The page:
When I look back at the last six years Iâ€™ve spent in the Internet marketing world, itâ€™s amazing to see how much SEO has changed since I first started. Back in 2006, you could buy an exact match domain, throw up some average content, hit it with loads of site wide sidebar or footer links, and be in the top three in a few months.
Since then, Googleâ€™s algorithm, filters, and spam detection strategies have changed significantly, and nowadays I donâ€™t think the aforementioned strategy is even a viable option.
This article is going to cover three topics that I think are changing as well as important for affiliates and SEOs in 2012:
- Ranking an affiliate site for commercial terms like â€œbuy (product) onlineâ€.
- My updated thoughts on exact match domains.
- How news/local/social injections are changing keyword strategy.
Before starting, I want to mention that everything below is simply my opinion. I try to back up my thoughts with examples, but Iâ€™m in no way an absolute authority on any of this.
Ranking Affiliate Sites for Commercial Terms
One of the most affective strategies as an eCommerce affiliate is to rank your website in Google for commercial terms related to the products you promote, such as â€œbuy (whatever product) onlineâ€. Users searching this term are looking to buy now, and are highly likely to click through your affiliate link and make a purchase.
The only problem with this strategy is that itâ€™s gotten a lot harder to actually rank an affiliate website for these sorts of terms. I attribute this to Googleâ€™s preference for brands over affiliates, in combination with how easy it is to differentiate between actual brands/retailers and affiliates. For example:
- An actual retailer will almost always have a mailing address and phone number somewhere on the website, while an affiliate usually wonâ€™t.
- An actual retailer will have links/pages like Cart, My Account, Checkout, Track My Order, Contact Us, Testimonials, FAQ, etc, while an affiliate usually wonâ€™t.
- An actual retailer will often have customer reviews/feedback pages elsewhere on the Internet, like on the BBB website, at Epinions.com, or on industry-specific forums/chat rooms, while an affiliate usually wonâ€™t.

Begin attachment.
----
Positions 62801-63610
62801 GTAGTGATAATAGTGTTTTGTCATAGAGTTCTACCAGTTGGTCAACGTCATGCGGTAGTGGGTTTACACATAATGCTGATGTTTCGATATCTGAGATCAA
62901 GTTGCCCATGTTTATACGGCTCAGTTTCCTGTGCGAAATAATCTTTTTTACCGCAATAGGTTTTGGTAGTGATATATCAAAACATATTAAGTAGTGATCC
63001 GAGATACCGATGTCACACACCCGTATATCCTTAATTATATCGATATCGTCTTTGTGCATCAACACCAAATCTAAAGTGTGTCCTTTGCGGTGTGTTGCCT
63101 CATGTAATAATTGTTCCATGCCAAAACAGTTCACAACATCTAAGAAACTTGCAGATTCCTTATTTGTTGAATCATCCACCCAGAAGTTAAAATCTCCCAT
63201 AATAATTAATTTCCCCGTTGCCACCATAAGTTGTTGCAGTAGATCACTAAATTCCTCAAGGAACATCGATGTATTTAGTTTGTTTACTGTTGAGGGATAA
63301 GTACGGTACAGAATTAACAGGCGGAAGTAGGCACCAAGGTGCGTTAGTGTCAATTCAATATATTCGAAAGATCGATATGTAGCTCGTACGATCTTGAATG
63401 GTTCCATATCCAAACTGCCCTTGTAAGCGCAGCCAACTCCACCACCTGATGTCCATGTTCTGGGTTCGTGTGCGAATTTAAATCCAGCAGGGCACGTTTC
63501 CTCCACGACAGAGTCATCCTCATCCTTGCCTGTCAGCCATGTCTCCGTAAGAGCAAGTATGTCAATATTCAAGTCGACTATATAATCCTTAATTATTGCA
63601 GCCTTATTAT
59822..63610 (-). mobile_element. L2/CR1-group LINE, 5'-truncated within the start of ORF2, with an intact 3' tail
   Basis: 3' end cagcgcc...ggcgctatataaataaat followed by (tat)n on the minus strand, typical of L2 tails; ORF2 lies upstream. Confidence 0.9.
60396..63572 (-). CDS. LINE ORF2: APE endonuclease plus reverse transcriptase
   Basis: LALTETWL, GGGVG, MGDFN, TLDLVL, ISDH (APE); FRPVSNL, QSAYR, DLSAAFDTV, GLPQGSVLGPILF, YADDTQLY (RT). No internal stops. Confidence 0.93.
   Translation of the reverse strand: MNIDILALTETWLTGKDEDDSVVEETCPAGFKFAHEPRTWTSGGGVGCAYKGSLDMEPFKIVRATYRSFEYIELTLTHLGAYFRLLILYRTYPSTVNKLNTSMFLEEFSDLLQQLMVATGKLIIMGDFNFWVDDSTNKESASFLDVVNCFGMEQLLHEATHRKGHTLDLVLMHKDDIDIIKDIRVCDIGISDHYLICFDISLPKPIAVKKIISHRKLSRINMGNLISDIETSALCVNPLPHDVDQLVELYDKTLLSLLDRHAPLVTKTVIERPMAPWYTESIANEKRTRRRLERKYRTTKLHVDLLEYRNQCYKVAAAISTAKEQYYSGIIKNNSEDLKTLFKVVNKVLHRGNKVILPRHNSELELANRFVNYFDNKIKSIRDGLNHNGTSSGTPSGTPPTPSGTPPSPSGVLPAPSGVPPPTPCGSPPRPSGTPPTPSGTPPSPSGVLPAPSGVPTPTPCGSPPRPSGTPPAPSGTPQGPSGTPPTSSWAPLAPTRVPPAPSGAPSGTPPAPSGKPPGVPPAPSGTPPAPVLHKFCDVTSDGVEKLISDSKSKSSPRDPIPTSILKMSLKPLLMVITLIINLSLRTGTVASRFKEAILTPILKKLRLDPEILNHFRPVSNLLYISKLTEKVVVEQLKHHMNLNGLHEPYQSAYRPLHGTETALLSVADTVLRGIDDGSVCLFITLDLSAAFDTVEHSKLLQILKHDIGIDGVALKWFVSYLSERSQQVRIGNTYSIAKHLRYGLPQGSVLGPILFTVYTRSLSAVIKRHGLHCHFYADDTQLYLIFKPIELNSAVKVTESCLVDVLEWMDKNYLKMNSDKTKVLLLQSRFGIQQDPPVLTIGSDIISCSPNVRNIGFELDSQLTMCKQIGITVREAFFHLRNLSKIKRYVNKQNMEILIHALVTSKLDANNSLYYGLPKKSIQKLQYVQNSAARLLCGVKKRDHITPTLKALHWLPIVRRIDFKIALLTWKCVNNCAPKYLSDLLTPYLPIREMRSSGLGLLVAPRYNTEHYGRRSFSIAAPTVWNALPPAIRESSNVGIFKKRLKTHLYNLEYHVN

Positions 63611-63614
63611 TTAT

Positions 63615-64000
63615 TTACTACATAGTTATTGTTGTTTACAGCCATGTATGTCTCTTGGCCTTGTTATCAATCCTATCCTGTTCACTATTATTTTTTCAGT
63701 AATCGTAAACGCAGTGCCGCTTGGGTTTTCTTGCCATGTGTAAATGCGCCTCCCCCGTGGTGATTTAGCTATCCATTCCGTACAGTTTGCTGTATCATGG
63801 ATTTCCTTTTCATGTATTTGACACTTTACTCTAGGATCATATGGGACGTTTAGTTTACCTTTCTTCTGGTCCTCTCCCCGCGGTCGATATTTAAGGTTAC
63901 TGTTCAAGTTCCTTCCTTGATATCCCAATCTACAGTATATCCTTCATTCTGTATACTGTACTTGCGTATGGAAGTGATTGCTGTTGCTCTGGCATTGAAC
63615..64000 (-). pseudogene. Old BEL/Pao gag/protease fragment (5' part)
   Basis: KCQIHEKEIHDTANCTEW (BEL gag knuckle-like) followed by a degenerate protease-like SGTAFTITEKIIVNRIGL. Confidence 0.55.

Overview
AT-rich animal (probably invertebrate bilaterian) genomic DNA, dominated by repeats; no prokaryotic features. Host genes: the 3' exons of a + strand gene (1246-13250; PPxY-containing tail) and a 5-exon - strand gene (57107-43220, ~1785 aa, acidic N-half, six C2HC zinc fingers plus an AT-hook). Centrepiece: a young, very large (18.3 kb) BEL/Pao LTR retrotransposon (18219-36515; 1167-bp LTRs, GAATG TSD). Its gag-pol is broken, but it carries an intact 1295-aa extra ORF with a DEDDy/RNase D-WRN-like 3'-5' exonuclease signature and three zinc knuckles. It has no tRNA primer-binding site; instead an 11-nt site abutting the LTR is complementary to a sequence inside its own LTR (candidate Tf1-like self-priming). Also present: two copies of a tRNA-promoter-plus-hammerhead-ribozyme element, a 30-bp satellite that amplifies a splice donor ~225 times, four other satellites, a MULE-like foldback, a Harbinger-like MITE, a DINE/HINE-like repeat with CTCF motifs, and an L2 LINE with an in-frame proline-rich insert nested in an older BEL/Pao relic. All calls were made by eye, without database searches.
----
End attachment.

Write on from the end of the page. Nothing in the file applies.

In my opinion, Google factors these sorts of indicators into their algorithm, especially for commercial terms, as people searching commercial terms are looking to buy, not land on an affiliate page then have to either back out or click through the â€œBuyâ€ link to land on another landing page at the actual retailerâ€™s website.
Assuming this is correct, affiliates are already at a big disadvantage to retail sites when it comes to ranking for commercial terms, simply because Google is aware that they donâ€™t actually sell the product the searchers are looking for. However, I think there are a few things you can do to increase your chances at reaching the top:
If your affiliate site is a simple collection of product pages with standard product images, specifications, and a â€œBuy Nowâ€ affiliate link, in my opinion you donâ€™t have a chance. The affiliates who are ranking for valuable commercial terms go above and beyond to ensure they provide actual value to their visitors.
For example, my friend Kevin runs a website about supplements at BuySupplementsOnline.org. He makes money by referring customers through his affiliate links to supplement retail websites like BodyBuilding.com, but that is not the primary focus of the site.
I personally am into working out, and occasionally try out new supplements to break through plateaus. Whenever Iâ€™m thinking about trying a new class of supplement, the first thing I do is go to Kevinâ€™s website to read about that type of supplement, as well as see what exact products he recommends in that category.
The reason I visit his site first is because someone who has actually taken the product and knows what he or she is talking about writes every supplement review on the site. Kevin didnâ€™t hire some $10/article writer to regurgitate the standard information about each of these products; he (or his authors) actually took the supplement while working out, and wrote an in-depth summary of their thoughts on the productâ€™s effectiveness, value, and taste.
Besides being an extremely useful resource, his website also has a real about us page that offers information about the writers on the site, contact information, and a disclaimer â€“ all of which probably help his TrustRank. When you combine all of these factors together, it doesnâ€™t surprise me at all that his site does well in the search engines.